At 9 months, babies often experience separation anxiety and may cry and become upset when you bring them to a new place and/or leave them with a new caregiver. To help build your child’s trust and learn how to tolerate being away from you, try gradually introducing your little one to these new situations. This may look like leaving them with a new caregiver for a short period at first then increasing the time once they’re more comfortable. 

  • Babies at 9 months are learning and growing so fast. They’re likely connecting meaning to words like “mama” and “dada,” copying sounds you make, and even understanding some simple instructions. Plus, they’re typically getting to be more social by trying to make their feelings known via facial expressions and gestures like pointing. 

  • 9 month gross motor development often includes exciting milestones like creeping or crawling, getting in and out of a sitting position on their own, and possibly starting to pull to stand. These skills set the stage for standing and then eventually walking! 

  • Most 9 month olds are able to feed themselves finger foods at this age thanks to the development of their pincer grasp. When they’re able to use their thumb and forefinger together, they can feed themselves small bites of food. Feeding themselves can help set the foundation for future healthy eating. 

  • Note that these are general guidelines for development at 9 months. It’s normal if your baby isn’t doing all of them between 38 - 42 weeks since all children grow and develop at different times. That said, consult with your child’s healthcare provider if you notice any 9 month old milestone red flags or delays.

If you're curious about what lies ahead in the coming month, glimpse into the future to see what you might experience once your baby is 10 months old.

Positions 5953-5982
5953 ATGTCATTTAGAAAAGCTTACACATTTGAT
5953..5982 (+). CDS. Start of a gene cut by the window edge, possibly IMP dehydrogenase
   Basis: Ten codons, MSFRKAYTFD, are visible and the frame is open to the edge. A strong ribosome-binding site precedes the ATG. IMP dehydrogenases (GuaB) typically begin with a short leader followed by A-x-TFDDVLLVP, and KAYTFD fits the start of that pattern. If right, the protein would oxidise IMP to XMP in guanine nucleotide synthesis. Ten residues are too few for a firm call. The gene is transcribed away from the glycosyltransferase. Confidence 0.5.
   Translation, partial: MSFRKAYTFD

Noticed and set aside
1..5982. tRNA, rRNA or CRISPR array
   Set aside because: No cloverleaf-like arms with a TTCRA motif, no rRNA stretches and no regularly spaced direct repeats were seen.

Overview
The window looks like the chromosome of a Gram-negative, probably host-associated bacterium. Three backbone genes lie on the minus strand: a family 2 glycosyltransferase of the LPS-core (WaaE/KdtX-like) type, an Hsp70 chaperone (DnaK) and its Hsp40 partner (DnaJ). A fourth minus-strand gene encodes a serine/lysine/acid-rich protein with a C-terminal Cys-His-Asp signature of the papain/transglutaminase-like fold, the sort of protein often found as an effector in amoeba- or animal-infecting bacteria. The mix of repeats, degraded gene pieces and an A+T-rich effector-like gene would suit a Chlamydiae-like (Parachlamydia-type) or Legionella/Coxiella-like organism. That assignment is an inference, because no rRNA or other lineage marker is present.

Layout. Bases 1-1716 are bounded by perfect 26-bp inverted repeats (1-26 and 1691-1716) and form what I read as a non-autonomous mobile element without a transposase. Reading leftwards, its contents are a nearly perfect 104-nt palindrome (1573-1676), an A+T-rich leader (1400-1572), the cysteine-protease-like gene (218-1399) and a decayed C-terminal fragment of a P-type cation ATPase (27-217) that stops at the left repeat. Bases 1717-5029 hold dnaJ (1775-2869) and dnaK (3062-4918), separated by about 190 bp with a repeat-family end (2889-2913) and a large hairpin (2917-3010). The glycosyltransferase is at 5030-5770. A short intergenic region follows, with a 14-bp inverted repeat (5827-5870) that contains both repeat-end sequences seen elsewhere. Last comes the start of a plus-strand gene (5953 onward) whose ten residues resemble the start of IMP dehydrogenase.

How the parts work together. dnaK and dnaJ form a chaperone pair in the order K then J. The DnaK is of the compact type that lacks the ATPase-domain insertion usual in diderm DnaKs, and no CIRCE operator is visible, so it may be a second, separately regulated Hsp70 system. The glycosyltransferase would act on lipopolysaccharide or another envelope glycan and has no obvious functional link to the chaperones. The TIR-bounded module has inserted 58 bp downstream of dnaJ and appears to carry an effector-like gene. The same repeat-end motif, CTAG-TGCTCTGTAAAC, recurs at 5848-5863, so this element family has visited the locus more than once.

9 month old development milestones FAQ

Q: What should a 9 month old be able to do?


Babies at 9 months are usually doing lots of new things like creeping, scooting, or crawling (though some babies never crawl), holding objects in each hand, and also grasping small toys and bites of food with their thumb and pointer finger. They may also be able to pull to stand at this age using a sturdy piece of furniture for support. When it comes to 9 month old speech milestones, little ones may be able to connect meaning to the words “mama” and “dada” if those are terms you use in your family.

Q: What are 3 major physical milestones by 9 months of age?


Physical development at 9 months often includes baby being able to get in and out of a sitting position on their own. They are usually able to do some sort of creeping or crawling movement that allows them to move independently, although some babies never crawl. At this age, little ones may also be able to pull themselves up to a standing position using a sturdy piece of furniture.

Q: What does a 9 month old understand?